Her attention to details such as the right side of a photo being the weaker visual position upon which the Black man was inevitably placed in the later seventeenth and early eighteenth century in comparison to the opposite occurring in the late eighteenth century demonstrates her point that the media was used to influence the public. The second article by Jean Antoine-Dunne and Bruce Paddington entitled Filmic Representations of the Abolitionist Movement, examines “the responses of Caribbean filmmakers to the abolition of the slave trade and the insurgences associated with it” (p. 82).
Their argument posits that the film industry is one of the most powerful methods of communicating ideas and that it influences peoples perception of one another and their cultures. They look at abolition from a Caribbean perspective based on five important, yet not well-known films from the British, French and Spanish territories of the Caribbean. One of the central ideas permeating through the films is the idea of visually shocking the audience out of a false historic narrative. They posit that the five films give a more accurate representation of slavery and the circumstances that surround its abolition in the Caribbean.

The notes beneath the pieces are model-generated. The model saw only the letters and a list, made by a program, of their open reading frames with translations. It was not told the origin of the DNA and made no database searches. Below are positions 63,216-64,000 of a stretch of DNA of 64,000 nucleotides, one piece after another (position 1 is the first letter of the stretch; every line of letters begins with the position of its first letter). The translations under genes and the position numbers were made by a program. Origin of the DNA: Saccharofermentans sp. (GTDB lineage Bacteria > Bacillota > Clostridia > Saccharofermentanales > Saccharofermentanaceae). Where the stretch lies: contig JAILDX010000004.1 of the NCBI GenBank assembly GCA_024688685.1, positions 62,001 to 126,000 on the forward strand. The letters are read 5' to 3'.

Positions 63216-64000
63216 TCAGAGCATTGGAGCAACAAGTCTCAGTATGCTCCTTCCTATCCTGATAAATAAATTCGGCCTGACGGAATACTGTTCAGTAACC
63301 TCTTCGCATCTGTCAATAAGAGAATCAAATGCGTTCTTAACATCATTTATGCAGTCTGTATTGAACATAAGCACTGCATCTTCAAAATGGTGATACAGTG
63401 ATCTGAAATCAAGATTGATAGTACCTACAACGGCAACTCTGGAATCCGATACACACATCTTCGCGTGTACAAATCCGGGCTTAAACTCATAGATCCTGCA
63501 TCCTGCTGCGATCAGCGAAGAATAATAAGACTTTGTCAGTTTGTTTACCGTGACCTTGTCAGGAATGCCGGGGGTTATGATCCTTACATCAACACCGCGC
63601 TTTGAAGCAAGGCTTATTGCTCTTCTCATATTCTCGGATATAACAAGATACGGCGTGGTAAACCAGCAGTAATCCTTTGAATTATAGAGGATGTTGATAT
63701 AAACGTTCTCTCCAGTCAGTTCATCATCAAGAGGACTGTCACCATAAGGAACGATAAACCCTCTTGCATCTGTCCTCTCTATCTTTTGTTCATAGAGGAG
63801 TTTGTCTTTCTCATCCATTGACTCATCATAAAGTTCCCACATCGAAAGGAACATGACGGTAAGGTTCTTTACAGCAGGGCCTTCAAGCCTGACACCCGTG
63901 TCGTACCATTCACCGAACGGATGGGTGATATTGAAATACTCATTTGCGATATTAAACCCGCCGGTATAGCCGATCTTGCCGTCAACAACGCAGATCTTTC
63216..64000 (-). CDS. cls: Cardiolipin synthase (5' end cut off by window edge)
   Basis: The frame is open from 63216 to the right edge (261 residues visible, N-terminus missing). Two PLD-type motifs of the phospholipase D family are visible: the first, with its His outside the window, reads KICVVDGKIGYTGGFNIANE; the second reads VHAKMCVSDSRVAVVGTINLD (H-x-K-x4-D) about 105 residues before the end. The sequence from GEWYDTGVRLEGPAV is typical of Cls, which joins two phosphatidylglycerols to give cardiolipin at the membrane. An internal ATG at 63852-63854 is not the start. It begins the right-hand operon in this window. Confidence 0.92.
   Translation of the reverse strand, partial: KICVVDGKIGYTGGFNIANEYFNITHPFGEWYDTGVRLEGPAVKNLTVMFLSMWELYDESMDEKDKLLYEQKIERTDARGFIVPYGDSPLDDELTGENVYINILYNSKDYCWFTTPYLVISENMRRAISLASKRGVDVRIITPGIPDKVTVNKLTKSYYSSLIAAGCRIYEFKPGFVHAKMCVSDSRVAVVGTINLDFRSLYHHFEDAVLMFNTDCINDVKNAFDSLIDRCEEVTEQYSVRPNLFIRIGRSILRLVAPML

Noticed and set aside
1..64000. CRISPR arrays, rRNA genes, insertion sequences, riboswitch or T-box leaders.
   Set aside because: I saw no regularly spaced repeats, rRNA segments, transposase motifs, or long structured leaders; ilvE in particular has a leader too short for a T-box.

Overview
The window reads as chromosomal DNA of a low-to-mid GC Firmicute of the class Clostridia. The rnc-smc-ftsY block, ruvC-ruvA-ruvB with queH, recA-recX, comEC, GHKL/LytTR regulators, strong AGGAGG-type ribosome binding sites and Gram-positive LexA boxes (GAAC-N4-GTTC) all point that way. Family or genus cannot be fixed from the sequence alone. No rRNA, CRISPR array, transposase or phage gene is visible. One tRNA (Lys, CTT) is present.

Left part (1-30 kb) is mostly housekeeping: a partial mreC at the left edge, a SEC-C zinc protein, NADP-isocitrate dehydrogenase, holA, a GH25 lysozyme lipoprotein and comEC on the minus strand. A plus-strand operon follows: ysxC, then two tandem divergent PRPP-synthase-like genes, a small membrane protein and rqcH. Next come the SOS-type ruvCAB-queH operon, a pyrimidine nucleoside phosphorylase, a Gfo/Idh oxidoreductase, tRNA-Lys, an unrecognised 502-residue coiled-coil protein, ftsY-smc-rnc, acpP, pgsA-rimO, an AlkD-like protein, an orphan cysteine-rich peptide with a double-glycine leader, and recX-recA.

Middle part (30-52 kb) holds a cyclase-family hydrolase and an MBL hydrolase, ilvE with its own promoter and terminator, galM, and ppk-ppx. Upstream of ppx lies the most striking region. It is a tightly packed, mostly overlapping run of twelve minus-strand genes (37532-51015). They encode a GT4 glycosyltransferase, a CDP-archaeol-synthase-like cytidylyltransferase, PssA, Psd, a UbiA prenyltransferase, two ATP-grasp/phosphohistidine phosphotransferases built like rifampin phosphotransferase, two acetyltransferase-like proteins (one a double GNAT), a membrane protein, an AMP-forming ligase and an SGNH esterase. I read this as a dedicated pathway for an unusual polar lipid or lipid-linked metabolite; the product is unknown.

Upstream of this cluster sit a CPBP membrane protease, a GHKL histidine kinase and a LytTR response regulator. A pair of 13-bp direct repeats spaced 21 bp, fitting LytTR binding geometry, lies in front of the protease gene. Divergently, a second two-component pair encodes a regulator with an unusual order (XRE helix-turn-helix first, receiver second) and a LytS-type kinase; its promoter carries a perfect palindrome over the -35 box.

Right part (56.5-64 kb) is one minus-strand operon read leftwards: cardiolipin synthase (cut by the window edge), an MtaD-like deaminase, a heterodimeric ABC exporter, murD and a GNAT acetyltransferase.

They give enough details of the films to indicate to the reader their similarities and their differences. A general idea which permeates through them is the fact the very manner in which abolition is viewed may be colonial. This leads to the question raised at the beginning of this course; is history the truth? Or is the truth different for each party, or even each individual involved? Ken Crichlow’s Blackened Figures is the final article reviewed. Here he discusses the work of Trinidadian painter Carlisle Harris in the twentieth century.
Harris uses the human body in an abstract form to represent the self as an ever changing, ever improving figure. He makes full use of the African dancing male as “a symbol of the triumphant return to humanity in a land abused by colonialism. His experience with the American Civil Rights movement leads to him being a symbol in representing “the powerful forces of African history and culture in the Caribbean” (101). He reiterates an idea stated by Jacobs found in the technique of Harris’ paintings which he uses to show to the opposite is true; blackness is associated with the corrupt and even evil .
Harris’ paintings are also filled with motion especially dancing that truly represents the rhythm of Caribbean people. Dance is a part of everyone’s routine; whether one takes it as dancing to one’s own tune or another’s. Considering that I am not a student of history per se, I would say that this journal was very informative. It was not written in a such a way as to make its reading tedious and thus held my interest. I have been introduced to concepts that certainly bear contemplation, as it was not considered before. However, I would have liked to have read more about women’s contribution to the movement.